To enjoy this experience in your own home, try to prepare the basic items mentioned below. Don’t worry if you can’t find all these items; do the best you can. Since the order and the contents of the seder do not follow a specific Halacha (law), there is much room for flexibility.
You will need lots of fruit, including:
Important note: Since insects are not kosher, check your fruits to make sure they are bug-free. Bugs are especially common in figs, dates, and dried apricots. To check, split the fruit in half and look carefully before eating.
Set up your table as for Passover: white or other nice tablecloth, good dishes, flowers, wine, and juice. There is no requirement to light candles, but scented candles add a nice touch and a festive glow. Either one person can lead the seder, reciting each reading and making the blessings, or everyone can take turns. The directions concerning which fruit to locate and the mix of the wines should be read aloud. As each piece of fruit and each cup of wine is being considered and blessed, that object is held by the reader. After each blessing, the participants taste the fruit or sip the wine.
When eating bread, begin with the washing of the hands, twice on both hands and say:
Hebrew: ברוך אתה יי אלוהינו מלך העולם אשר קדשנו במצותיו וציונו על נטילת ידים
Transliterate: Baruch Atah Ado-nai, Elohai-nu Melech HaOlam, asher kideshanu be-mitzvotav ve-tzivanu al netilat yadayim
English: Blessed are you God, King of the Universe, who made us holy with his commandments and commanded us in the washing of the hands.
As we raise our hands, we remind ourselves that the food we are about to eat – even though it was made by a human being – ultimately comes from G-od. As the verse says: He would feed him with the finest wheat (Psalms 81:17).
Without speaking from the time of the washing, we then recite the blessing on the bread:
Hebrew: ברוך אתה יי אלוהינו מלך העולם המוציא לחם מן הארץ
Transliterate: Baruch Atah Ado-nai, Elohai-nu Melech HaOlam, ha-motzi lechem min ha-aretz
English: Blessed are you God, King of the Universe, who brings forth bread from the earth
Reader: And God said: Let the earth put forth grass, herb-yielding seed, and fruit-tree-bearing fruit after its own kind, wherein is the seed thereof, on the earth. (Bereshit 1:11)
Reader: In the 16th century in northern Israel, in the spiritual town of Tzfat (Safed), the Jewish mystics created the Tu’Beshvat seder. They recognized the many and varied dimensions of God’s creation and used the fruits of Israel to symbolize their existence.
This cup of white wine or grape juice symbolizes winter and the mystical dimension of Atzilut, or emanation, at which God’s energy infused the creation process with initial life.
Hebrew: ברוך אתה יי אלוהינו מלך העולם בורא פרי הגפן
Transliterate:Baruch Ata Adon-ai Elohai-nu Melech HaOlam boray pri ha-gafen
English:Blessed are you God, King of the universe who creates the fruit of the vine
Reader: For Adonai your G-od is bringing you into a good land. A land of brooks of water, of fountains and depths springing forth in valleys and hills, a land of wheat and barley and vines and fig trees and pomegranates, a land of olive trees and honey, a land wherein you shall eat without scarceness, you shall not lack anything in it; a land whose stones are iron and out of whose hills you may dig brass. And you shall eat and be satisfied, and bless G-od for the good land, which is being given unto you (Devarim 8:7-10)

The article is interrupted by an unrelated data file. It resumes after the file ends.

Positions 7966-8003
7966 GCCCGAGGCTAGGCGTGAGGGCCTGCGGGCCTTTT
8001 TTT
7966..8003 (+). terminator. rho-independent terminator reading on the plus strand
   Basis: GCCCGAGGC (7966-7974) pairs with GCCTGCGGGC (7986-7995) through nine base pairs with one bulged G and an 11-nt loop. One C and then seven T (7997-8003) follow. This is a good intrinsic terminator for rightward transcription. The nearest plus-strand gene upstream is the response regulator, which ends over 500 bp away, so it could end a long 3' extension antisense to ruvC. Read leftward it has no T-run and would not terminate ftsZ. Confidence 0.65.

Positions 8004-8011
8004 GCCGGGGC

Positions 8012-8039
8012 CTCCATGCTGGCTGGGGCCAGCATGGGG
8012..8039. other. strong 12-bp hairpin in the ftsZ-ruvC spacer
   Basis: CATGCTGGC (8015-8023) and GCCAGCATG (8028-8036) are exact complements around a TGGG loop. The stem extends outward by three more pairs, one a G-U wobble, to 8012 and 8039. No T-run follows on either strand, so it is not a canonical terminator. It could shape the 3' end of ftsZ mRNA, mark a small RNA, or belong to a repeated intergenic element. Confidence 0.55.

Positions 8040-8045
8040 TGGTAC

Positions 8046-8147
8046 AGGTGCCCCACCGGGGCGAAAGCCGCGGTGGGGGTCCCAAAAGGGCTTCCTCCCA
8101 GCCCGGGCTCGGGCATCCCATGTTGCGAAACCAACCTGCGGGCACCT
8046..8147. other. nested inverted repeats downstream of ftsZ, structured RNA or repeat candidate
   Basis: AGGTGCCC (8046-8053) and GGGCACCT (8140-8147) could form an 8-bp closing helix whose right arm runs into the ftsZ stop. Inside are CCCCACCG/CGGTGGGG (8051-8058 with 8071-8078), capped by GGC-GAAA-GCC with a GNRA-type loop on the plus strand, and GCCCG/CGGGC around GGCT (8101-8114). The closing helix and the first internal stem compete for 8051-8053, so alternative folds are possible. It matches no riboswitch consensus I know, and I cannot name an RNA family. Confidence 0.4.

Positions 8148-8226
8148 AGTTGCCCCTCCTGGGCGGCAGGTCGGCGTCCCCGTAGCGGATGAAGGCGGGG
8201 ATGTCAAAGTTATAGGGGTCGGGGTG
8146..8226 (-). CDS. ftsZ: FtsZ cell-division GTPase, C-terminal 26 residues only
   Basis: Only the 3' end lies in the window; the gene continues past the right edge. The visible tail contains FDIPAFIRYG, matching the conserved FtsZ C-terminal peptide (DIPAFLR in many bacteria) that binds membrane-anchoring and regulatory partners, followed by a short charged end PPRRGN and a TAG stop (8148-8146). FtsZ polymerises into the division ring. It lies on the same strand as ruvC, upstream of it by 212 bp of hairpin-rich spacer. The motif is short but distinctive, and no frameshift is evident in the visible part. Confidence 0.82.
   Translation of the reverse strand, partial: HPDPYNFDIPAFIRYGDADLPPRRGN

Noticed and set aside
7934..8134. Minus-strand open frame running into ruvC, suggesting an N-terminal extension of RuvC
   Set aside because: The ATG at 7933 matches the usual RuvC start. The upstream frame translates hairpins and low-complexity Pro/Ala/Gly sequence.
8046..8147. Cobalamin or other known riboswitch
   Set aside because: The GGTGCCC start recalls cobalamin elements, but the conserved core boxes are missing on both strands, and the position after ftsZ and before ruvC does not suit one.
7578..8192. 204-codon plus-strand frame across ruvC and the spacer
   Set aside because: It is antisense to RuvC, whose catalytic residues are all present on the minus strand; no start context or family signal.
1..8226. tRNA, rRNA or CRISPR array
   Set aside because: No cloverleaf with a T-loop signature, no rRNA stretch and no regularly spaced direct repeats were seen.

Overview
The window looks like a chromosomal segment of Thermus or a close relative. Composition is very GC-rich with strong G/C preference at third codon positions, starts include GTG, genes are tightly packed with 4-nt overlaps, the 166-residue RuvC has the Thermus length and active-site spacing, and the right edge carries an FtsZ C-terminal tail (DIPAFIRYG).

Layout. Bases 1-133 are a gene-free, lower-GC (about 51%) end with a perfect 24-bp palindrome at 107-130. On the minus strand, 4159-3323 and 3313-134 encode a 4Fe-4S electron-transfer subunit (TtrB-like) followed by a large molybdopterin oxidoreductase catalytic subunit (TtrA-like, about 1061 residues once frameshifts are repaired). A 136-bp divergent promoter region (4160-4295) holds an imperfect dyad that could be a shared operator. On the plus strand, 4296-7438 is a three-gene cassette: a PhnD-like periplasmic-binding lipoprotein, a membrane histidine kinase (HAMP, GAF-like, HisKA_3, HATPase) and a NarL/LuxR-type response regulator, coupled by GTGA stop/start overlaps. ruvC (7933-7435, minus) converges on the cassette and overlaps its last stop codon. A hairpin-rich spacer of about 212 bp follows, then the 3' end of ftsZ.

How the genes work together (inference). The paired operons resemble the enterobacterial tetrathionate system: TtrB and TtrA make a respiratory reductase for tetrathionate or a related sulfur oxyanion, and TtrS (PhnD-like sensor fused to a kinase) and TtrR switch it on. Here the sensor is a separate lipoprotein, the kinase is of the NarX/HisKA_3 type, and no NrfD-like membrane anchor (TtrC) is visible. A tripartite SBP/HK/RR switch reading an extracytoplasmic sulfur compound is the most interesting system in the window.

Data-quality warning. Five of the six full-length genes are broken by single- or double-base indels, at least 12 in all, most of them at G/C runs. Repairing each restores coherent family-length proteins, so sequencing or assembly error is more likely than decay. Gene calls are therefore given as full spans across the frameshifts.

Fruit that is hard on the outside and soft on the inside, such as walnuts, coconuts or almonds. The hard shell symbolizes the protection that the earth gives us and reminds us to nourish the strength and healing power of our own bodies.
Hebrew: ברוך אתה יי אלוהינו מלך העולם בורא פרי העץ
Transliterate: Baruch Ata Adod-nai Elohai-nu Melech HaOlam boray pri ha-Eitz.
English:Blessed are you God, King of the Universe, Who creates the fruit of the tree.
This cup of wine or grape juice is mostly white, with a little red mixed in, to symbolize the passing of the seasons and the mystical concept of formation and birth, often associated with water.
Reader: Blessed shall you be in the city, and blessed shall you be in the field. Blessed shall you be in the fruit of your body, and the fruit of your land, and the fruit of your cattle, and the young of your flock. Blessed shall you be in your basket and your kneading trough. Blessed shall you be when you come in and blessed shall you be when you go out (Devarim 28:36)
This fruit is soft with a pit in the center — olives or dates [or peaches, apricots, etc.] — and symbolizes the life-sustaining power that emanates from the earth. It reminds us of the spiritual and emotional strength that is within each of us.
This cup of wine is mostly red with a little of white mixed in and symbolizes once again the change of seasons and the mystical concept of Beriah, or creation.
Reader: Then God formed the human from the dust of the ground, and breathed into the nostrils the breath of life; and the human became a living soul (Bereshit 2:7)
This fruit is soft throughout and is completely edible, such as figs, grapes, and raisins. This type symbolizes God’s omnipresence and our own inextricable ties with the earth.
This cup is all red, symbolizing the mystical concept of fire and the idea that within all living things dwells a spark of G-od.
Reader: And the angel of G-od appeared to him in a flame of fire out of the midst of a bush; and Moses looked, and behold, the bush burned with fire and the bush was not consumed (Shemot 3:2)
This has a tough skin on the outside but sweet fruit within–mangos, bananas, avocados, or sabra, a desert pear–and symbolizes the mystery of the world and our study of Torah. We are constantly seeking to uncover her secrets, and are continually nourished by her fruits.
After we’re done eating we say the full Grace After Meals (Birkat Ha’Mazon)